In almost every neighbourhood, at some point someone will stand up and say, “This isn’t the area for infill.” Many have said there are some areas where infill should be focused - close to transit like in the case of Century Park, the downtown core, Blatchford, communities with aging housing stock, such as our RF3 neighbourhoods and on arterial corridors like we have done with the 109 Street ARP. This in fact is where our infill policies encourage most densification. But small increases in the density of all of our mature neighbourhoods contributes to bringing us closer to the goal of a more compact and sustainable city.
Ensuring Community Voice and Character
Some people had justifiable concerns with new development, and I’ve endeavoured to address the gaps in policy through subsequent motions at Council. We’ve made motions to improve our policies on:
- Retaining mature trees
- Creating a single point of contact for people with questions or concerns about a variety of development issues.
- Mitigating bad construction practices in mature neighbourhoods, (which are not solely related to densification of course.)
- Better training for development officers considering infill applications
Two of these reports are coming to Executive Committee on October 6th, and will give Council definitive steps that can be taken to improve the experience of infill development in mature communities.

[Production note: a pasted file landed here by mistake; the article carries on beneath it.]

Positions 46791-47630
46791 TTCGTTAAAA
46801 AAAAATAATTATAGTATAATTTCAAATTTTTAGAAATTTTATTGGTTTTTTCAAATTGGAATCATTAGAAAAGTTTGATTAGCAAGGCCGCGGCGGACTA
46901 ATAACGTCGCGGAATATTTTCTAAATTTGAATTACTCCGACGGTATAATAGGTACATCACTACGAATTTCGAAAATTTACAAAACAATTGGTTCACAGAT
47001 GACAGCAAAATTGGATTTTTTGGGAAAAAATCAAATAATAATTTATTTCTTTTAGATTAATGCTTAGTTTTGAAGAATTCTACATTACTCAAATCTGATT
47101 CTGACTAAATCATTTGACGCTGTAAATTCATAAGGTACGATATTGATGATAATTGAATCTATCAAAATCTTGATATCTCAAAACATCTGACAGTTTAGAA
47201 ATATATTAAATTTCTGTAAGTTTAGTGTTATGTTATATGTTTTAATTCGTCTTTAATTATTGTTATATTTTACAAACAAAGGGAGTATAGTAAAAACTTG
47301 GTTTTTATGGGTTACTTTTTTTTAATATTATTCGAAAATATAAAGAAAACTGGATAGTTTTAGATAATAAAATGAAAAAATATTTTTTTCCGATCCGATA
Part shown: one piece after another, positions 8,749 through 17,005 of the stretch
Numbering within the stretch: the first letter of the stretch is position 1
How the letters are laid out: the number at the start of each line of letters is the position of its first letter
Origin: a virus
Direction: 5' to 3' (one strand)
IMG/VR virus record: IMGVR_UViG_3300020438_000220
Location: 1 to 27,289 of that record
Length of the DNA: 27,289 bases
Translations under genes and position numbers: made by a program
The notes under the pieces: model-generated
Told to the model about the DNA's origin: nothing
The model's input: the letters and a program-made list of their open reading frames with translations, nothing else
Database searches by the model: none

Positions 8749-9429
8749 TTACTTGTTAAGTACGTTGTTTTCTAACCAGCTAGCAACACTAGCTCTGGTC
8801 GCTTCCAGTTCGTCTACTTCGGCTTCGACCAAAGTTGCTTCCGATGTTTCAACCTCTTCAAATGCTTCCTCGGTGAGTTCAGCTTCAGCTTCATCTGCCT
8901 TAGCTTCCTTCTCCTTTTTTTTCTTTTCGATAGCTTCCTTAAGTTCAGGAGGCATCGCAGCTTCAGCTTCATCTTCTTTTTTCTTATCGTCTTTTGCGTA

There is no silver bullet in the infill question. We have to always live with the tension of protecting the existing character of neighbourhoods while encouraging creative and modern design. Both of these things make neighbourhoods beautiful. But we cannot dither in indecision for another 10 years - now is the time to move forward. This policy is one that will be good for Edmonton as a whole.
There are still some holes to be filled in the Infill Roadmap: how we consider the structural integrity of our ravine banks, how we promote building practices that allow our seniors to age in place, and the role of the Mature Neighbourhood Overlay as it relates to subdivision of lots in mature communities. This last question is particularly pressing, as it affects how neighbours are consulted and how “existing character” is considered when a subdivision application is made near them. We need to make sure that meaningful checks and balances exist for communities.
These are gaps that other Councillors and I are actively working to address. Nobody promised that our infill policy would be perfect right away - it’s a process that is going to require growth and change for everyone, City Administration included.
But ultimately, we know that the benefits of infill development make that process worthwhile. As the largest City in our region, we have a duty to be smart and strategic in our regional planning, and that means we must spend time looking not just outward, but inward to accommodate the many people who are choosing to call Edmonton home. The environmental and social benefits of preserving our wetlands and arable farmland on the edges of the City are also enormous.
All in all, I still believe that pursuing the goal of 25% infill development annually will bring us closer to the vision of Edmonton as a globally competitive and admired city. Developing that policy certainly brings a new set of challenges and questions, but they are worth facing head on.